Preventable deaths in hospitalized trauma patients

David O. Alao, Arif Alper Cevik, Fayez Al Shamsi, Hussam Mousa, Sherif Elnikety, Mahmoud Benour, Ghada S.M. Al-Bluwi, Fikri M. Abu-Zidan

Research output: Contribution to journalArticlepeer-review


Aim: To study the preventable trauma deaths of hospitalized patients in the United Arab Emirates and to identify opportunities for improvement. Methods: We analyzed the Abu Dhabi Emirate Trauma Registry data of admitted patients who died in the emergency department or in hospital from 2014 to 2019. A panel of experts categorize the deaths into not preventable (NP), potentially preventable (PP), and definitely preventable (DP). Results: A total of 405 deaths were included, and 82.7% were males. The majority (89.1%) were NP, occurring mainly in the emergency department (40.4%) and the intensive care unit (49.9%). The combined potentially preventable and preventable death rate was 10.9%. The median (Interquartile range) age of the DP was 57.5 (37–76) years, compared with 32 (24–42) and 34 (25–55) years for NP and PP, respectively (p = 0.008). Most of the PP deaths occurred in the intensive care unit (55.6%), while the DP occurred mainly in the ward (50%). Falls accounted for 25% of PP and DP. Deficiencies in airway care, hemorrhage control, and fluid management were identified in 25%, 43.2% and 29.5% of the DP/PP deaths, respectively. Seventy-two percent of the Airway deficiencies occurred in the prehospital, while 34.1% of hemorrhage control deficiencies were in the emergency department. Fluid management deficiencies occurred in the emergency department and the operation theater. Conclusions: DP and PP deaths comprised 10.9% of the deaths. Most of the DP occurred in the emergency department and ward. Prehospital Airway and in-hospital hemorrhage and excessive fluid were the main areas for opportunities for improvement.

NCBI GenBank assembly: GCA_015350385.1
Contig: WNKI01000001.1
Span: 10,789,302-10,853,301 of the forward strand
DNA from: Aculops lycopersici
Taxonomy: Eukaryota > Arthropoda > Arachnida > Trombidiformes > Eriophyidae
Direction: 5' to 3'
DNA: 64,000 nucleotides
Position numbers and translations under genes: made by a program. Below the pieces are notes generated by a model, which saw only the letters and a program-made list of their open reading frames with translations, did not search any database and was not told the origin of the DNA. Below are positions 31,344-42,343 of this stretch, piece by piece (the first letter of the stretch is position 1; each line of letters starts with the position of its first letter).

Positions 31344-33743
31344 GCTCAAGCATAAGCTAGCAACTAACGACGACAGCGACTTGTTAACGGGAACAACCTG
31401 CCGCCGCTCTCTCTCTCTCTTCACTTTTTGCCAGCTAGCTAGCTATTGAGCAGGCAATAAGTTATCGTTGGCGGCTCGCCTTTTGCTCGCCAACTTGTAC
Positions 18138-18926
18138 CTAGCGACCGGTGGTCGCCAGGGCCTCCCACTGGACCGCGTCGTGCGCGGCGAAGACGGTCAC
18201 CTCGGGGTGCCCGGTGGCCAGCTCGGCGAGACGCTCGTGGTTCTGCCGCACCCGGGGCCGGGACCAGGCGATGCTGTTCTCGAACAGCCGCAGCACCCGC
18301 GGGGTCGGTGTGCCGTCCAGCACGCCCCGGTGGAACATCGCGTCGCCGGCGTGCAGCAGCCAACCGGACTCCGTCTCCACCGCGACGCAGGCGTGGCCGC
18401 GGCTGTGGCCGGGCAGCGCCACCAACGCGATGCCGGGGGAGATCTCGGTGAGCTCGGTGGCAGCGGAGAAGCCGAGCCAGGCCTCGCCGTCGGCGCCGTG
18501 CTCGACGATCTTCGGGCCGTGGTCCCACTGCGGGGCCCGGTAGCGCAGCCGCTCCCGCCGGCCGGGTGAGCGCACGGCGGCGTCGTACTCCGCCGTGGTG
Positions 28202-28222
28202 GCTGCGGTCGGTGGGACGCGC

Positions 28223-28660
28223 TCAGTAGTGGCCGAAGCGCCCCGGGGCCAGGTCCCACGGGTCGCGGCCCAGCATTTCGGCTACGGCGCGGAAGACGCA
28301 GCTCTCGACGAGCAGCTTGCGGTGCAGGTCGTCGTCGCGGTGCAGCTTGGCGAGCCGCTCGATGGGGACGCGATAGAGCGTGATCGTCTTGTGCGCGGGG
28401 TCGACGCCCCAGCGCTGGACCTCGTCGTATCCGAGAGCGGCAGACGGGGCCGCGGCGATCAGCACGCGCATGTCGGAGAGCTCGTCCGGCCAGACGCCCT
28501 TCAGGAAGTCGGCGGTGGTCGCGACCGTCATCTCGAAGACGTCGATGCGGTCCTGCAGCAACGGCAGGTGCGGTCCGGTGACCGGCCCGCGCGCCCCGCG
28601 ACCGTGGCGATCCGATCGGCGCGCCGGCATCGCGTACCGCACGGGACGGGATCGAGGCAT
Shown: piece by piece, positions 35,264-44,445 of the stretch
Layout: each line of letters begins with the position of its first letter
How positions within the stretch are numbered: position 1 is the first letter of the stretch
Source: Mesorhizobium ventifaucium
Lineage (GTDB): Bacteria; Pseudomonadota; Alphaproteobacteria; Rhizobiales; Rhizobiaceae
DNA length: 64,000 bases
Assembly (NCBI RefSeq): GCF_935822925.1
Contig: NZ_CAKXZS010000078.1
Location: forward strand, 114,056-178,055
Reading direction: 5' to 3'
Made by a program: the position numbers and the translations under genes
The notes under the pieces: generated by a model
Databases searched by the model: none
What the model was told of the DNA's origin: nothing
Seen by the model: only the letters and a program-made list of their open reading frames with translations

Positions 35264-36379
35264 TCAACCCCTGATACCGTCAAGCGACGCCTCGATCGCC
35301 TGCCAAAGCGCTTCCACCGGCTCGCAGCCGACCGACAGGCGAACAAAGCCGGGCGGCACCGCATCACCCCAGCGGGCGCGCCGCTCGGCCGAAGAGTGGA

Original languageEnglish
Pages (from-to)863-870
Number of pages8
JournalWorld Journal of Surgery
Issue number4
Publication statusPublished - Apr 2024


  • opportunities for improvement
  • preventability
  • trauma deaths

ASJC Scopus subject areas

  • Surgery


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